For example, teen drivers notoriously can be expensive to insure. However, a teen who practices safe driving habits can take advantage of usage-based incentives to reduce their rates. Safe drivers and those who drive at less-traffic-heavy times will also benefit.
Those who drive during high-traffic times or at night or who have to commute frequently will likely find usage-based insurance to be more expensive than other options.
Usage-based insurance will raise your premiums if you engage in risky driving behaviors such as speeding and phone use (especially if your plan is monitoring how you drive). You also might get your premiums raised if you score low during your usage-based program review.
What else should I know about usage-based insurance?
According to a 2020 Nationwide Insurance survey, 65% of consumers would be alright with having their driving monitored through a telematics device for insurance discount purposes. However, currently only 10 percent actually use one, and it seems that many consumers also have some concerns about privacy.
Specifically, some people are concerned about data privacy and what their insurance companies will and won’t share with third parties. It’s important to talk to your insurance agent if you have any privacy concerns.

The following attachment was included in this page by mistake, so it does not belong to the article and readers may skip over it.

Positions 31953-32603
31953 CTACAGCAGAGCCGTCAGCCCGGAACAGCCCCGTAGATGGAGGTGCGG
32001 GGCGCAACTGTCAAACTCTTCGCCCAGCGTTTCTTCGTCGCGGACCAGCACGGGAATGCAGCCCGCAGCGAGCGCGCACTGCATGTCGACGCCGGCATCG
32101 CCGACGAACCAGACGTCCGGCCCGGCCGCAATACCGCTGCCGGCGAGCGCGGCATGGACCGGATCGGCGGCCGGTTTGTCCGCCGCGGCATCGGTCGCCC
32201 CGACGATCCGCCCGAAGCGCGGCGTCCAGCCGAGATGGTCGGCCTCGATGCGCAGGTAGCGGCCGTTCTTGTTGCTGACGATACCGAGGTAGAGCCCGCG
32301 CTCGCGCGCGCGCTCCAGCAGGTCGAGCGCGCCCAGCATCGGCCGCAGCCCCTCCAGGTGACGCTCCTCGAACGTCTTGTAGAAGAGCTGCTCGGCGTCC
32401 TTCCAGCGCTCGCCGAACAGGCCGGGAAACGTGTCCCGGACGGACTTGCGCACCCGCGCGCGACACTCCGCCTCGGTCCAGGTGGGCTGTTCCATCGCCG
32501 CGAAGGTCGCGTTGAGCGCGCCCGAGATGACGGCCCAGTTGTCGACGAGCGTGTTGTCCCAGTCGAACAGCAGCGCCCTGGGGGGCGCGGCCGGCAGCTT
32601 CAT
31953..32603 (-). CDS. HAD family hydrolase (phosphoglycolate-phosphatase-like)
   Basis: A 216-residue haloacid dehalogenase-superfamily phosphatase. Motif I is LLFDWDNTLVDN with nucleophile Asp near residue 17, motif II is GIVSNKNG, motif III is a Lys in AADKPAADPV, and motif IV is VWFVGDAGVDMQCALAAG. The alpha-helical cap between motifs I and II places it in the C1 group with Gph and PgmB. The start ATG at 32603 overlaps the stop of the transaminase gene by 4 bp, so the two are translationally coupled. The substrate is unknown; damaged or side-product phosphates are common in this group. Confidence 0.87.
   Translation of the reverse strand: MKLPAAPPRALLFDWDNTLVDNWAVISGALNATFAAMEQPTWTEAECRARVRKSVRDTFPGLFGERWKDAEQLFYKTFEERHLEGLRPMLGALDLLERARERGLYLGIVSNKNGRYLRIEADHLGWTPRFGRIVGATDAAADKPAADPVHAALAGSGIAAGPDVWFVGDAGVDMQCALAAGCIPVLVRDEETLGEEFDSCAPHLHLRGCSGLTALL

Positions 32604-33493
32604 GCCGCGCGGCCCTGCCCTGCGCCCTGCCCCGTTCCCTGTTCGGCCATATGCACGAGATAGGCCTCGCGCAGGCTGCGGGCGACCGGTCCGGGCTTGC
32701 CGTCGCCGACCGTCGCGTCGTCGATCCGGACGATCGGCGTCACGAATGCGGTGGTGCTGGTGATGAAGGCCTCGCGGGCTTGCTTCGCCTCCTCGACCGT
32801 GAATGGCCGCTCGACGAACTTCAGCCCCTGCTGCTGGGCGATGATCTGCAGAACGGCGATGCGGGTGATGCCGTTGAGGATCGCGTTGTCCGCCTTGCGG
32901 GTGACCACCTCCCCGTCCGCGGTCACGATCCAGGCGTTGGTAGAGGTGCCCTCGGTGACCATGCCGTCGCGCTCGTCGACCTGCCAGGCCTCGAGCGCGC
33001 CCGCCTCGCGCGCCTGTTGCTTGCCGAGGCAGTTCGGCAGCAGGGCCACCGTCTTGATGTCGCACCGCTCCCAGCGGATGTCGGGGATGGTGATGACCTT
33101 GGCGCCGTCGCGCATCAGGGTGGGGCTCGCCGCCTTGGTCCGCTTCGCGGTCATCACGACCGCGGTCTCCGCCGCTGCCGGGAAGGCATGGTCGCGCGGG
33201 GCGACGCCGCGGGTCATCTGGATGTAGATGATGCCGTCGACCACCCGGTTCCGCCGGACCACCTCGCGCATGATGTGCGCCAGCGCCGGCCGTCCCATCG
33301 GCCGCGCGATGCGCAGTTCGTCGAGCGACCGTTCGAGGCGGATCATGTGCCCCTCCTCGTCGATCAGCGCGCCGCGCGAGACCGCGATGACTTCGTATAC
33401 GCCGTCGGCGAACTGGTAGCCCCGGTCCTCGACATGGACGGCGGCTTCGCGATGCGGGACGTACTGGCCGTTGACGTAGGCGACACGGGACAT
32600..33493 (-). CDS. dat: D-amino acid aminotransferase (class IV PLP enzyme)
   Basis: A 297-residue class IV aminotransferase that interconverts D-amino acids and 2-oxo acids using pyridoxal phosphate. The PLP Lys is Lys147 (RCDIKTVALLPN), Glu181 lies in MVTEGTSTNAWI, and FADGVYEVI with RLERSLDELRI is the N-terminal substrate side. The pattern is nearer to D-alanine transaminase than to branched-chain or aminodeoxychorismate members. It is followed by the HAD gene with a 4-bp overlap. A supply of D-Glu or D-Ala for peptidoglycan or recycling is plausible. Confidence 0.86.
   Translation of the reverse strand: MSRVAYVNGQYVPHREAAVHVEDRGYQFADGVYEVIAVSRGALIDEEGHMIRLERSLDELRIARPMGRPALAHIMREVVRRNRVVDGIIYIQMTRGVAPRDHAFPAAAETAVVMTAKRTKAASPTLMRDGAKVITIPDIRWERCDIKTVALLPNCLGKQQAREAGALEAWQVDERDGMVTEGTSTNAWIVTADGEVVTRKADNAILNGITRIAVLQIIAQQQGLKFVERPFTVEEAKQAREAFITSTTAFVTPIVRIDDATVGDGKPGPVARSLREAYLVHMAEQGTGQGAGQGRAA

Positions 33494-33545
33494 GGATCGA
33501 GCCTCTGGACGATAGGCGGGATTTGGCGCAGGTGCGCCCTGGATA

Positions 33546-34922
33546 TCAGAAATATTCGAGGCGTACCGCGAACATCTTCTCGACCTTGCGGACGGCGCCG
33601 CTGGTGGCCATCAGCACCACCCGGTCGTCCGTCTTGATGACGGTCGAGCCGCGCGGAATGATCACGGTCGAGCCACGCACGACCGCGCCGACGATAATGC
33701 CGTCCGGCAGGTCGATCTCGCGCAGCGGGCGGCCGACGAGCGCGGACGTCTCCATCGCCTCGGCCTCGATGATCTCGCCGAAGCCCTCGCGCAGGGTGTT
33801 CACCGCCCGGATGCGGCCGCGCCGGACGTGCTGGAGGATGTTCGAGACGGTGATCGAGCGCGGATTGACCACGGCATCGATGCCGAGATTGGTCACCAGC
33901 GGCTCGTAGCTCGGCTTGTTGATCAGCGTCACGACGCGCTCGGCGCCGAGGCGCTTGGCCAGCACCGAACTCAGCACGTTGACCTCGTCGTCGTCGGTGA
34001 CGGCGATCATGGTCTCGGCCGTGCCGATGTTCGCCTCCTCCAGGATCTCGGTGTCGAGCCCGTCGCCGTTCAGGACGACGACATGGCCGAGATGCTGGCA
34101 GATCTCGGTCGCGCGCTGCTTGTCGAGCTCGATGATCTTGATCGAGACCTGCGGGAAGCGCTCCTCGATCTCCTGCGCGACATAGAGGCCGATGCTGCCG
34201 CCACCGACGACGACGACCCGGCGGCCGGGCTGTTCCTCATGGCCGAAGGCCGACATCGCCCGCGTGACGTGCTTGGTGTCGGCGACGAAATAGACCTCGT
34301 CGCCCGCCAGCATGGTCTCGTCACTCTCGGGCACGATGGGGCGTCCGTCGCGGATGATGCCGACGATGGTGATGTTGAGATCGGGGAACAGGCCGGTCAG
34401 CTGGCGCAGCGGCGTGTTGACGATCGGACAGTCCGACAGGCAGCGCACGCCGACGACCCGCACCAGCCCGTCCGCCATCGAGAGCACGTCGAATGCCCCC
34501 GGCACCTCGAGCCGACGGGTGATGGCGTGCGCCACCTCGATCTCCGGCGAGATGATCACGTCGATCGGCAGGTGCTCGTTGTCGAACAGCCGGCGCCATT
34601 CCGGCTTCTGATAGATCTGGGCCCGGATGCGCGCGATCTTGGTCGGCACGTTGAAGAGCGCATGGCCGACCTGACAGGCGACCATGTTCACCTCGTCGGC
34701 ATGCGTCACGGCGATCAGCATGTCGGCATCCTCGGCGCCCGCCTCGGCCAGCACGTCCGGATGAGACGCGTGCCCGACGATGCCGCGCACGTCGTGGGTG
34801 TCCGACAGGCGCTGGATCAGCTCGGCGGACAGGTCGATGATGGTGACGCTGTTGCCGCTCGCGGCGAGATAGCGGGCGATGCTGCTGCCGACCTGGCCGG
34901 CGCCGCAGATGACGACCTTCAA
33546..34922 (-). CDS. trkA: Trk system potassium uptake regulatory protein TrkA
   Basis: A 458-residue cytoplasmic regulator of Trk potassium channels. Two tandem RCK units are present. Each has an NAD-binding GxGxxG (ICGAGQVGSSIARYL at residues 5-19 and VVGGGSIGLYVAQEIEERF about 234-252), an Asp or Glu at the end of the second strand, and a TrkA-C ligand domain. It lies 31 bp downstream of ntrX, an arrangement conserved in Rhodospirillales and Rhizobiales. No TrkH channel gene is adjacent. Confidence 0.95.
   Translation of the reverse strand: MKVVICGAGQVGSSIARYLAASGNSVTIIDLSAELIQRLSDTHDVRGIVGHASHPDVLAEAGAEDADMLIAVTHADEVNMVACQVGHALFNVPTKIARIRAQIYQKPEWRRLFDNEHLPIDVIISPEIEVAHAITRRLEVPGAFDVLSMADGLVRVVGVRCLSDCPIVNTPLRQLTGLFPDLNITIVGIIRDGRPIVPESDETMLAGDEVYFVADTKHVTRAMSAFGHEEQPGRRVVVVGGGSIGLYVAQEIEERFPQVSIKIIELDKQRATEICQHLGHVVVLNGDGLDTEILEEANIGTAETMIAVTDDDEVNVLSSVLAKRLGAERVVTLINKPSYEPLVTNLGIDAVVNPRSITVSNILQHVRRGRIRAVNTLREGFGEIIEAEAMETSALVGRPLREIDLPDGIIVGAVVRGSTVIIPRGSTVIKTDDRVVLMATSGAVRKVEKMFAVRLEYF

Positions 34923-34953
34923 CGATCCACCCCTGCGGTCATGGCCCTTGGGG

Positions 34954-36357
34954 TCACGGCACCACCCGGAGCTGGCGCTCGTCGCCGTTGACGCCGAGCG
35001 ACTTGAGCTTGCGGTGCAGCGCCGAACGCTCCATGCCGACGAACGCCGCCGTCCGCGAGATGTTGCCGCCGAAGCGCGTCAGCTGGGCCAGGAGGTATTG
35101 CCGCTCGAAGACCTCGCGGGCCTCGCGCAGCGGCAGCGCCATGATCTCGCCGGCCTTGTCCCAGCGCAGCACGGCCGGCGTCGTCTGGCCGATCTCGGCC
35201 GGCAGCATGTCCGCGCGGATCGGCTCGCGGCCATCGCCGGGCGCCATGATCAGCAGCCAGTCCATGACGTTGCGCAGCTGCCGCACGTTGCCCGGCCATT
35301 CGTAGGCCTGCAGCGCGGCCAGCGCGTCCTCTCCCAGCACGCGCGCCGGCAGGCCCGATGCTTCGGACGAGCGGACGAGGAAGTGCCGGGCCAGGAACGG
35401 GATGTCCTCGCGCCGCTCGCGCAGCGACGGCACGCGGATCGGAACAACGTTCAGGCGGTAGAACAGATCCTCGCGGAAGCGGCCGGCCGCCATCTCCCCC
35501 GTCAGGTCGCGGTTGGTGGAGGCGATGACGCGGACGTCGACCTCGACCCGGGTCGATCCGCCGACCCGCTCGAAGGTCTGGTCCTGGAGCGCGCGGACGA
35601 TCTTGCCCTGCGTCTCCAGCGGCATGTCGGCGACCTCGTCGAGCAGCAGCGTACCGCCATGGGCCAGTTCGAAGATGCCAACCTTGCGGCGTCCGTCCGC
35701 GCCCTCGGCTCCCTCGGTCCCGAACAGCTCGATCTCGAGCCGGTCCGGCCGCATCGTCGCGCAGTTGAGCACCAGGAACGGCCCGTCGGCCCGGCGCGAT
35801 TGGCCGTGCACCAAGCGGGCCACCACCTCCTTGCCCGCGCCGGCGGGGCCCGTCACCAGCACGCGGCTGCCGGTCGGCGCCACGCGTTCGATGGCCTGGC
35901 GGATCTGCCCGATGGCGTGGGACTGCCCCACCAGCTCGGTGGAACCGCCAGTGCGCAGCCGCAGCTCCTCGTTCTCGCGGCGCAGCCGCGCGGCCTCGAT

In addition, usage-based insurance is not offered in every state. It’s important to know just what type of program your insurance provider offers as well and what behaviors are monitored. Also, some programs require you to complete an evaluation period that lasts between four to six months.
Why should I consider usage-based auto insurance?
Pay-per-mile, pay-how-you-drive, and other usage-based programs tend to attract low-risk drivers, which allows insurance companies to keep rates low. This also lets your provider focus on developing and sustaining customer relationships and loyalty. In other words, insurance providers want you to appreciate and need their coverage, giving you leverage.
The large numbers of low-risk drivers in these types of programs and discounts reduce claim costs and allow you to personalize your insurance process. It can be especially valuable for those who work remotely or otherwise have an alternative driving experience.
Usage-based insurance can be a great way to improve your premiums and cut down on costs, especially if you know you don’t drive very much. However, you will want to talk to your provider and compare costs to make sure you get the best deals.
More usage-based programs will likely roll out in the near future, but for right now you may have to settle for low-usage discounts.
If you are in a category of drivers that tend to be viewed as high risk, but you have good driving habits, then this type of program would help you save a lot of money on insurance premiums.
If, however, you have to drive during high-traffic times and your car needs and habits reflect a more typical driving experience, then you may want to consider other options such as accident forgiveness insurance or full coverage insurance.
Deborah Goldberg writes and researches about usage-based insurance, driving discounts, and more for the auto insurance comparison site, BuyAutoInsurance.com.